Mitochondrial bound type II hexokinase: A key player in the growth and survival of many cancers and an ideal prospect for therapeutic intervention

Peter L. Pedersen, Saroj Mathupala, Annette Rempel, J. F. Geschwind, Young Hee Ko

Research output: Contribution to journalArticle

Abstract

Despite more than 75 years of research by some of the greatest scientists in the world to conquer cancer, the clear winner is still cancer. This is reflected particularly by liver cancer that worldwide ranks fourth in terms of mortality with survival rates of no more than 3-5%. Significantly, one of the earliest discovered hallmarks of cancer had its roots in Bioenergetics as many tumors were found in the 1920s to exhibit a high glycolytic phenotype. Although research directed at unraveling the underlying basis and significance of this phenotype comprised the focus of cancer research for almost 50 years, these efforts declined greatly from 1970 to 1990 as research into the molecular and cell biology of this disease gained center stage. Certainly, this change was necessary as the new knowledge obtained about oncogenes, gene regulation, and programmed cell death once again placed Bioenergetics in the limelight of cancer research. Thus, we now have a much better molecular understanding of the high glycolytic phenotype of many cancers, the pivotal roles that Type II hexokinase-mitochondrial interactions play in this process to promote tumor cell growth and survival, and how this new knowledge can lead to improved therapies that may ultimately turn the tide on our losing war on cancer.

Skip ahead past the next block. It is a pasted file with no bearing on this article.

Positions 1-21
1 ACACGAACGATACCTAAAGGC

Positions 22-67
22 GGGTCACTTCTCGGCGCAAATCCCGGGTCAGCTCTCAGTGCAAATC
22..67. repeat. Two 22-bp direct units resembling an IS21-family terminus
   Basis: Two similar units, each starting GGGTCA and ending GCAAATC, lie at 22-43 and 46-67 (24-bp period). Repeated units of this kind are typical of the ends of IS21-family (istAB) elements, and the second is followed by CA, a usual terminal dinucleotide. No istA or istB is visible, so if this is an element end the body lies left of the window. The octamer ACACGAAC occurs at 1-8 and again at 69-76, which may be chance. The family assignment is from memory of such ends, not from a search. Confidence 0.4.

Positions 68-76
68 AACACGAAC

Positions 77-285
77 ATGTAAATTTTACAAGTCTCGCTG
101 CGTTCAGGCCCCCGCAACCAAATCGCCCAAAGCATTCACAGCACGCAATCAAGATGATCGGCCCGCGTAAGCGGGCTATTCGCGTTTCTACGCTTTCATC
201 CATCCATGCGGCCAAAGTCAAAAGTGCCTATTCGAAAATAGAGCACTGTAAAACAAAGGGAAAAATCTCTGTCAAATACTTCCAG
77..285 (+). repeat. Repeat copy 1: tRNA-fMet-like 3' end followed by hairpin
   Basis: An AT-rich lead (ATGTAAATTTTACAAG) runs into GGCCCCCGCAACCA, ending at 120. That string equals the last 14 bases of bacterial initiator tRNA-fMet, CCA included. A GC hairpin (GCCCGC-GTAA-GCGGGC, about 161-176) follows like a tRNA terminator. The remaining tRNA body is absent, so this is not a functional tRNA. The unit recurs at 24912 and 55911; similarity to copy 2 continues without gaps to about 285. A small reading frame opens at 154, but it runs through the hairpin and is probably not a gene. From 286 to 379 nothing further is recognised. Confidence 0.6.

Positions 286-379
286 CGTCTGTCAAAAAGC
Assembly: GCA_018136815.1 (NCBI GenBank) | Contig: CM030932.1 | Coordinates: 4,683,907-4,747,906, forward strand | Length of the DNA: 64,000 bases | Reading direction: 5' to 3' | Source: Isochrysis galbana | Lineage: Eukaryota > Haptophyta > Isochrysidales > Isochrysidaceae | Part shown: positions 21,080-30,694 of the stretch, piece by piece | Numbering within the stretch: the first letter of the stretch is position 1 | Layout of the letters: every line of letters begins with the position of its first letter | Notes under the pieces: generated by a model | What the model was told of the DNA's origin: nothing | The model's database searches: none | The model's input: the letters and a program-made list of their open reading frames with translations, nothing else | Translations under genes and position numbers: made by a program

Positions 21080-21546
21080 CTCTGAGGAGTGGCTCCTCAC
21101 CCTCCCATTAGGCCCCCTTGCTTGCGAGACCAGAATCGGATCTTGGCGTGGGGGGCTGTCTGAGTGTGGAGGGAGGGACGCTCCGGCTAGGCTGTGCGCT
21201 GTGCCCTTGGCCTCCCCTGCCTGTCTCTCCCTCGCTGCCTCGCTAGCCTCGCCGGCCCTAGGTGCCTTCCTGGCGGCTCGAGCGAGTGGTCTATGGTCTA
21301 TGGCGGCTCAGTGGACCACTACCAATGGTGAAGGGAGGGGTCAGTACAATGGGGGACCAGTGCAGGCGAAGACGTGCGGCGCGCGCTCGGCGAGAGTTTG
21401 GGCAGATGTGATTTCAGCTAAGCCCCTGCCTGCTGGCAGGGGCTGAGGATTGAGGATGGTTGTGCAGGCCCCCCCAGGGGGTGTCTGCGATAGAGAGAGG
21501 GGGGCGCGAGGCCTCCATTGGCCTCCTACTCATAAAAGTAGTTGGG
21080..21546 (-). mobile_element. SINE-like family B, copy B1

Original languageEnglish (US)
Pages (from-to)14-20
Number of pages7
JournalBiochimica et Biophysica Acta - Bioenergetics
Volume1555
Issue number1-3
DOIs
StatePublished - Sep 10 2002

Keywords

  • Cancer
  • Drug targeting
  • Gene regulation
  • Glycolysis
  • Hexokinase
  • Mitochondria

ASJC Scopus subject areas

  • Biophysics
  • Biochemistry
  • Cell Biology

Fingerprint Dive into the research topics of 'Mitochondrial bound type II hexokinase: A key player in the growth and survival of many cancers and an ideal prospect for therapeutic intervention'. Together they form a unique fingerprint.

  • Cite this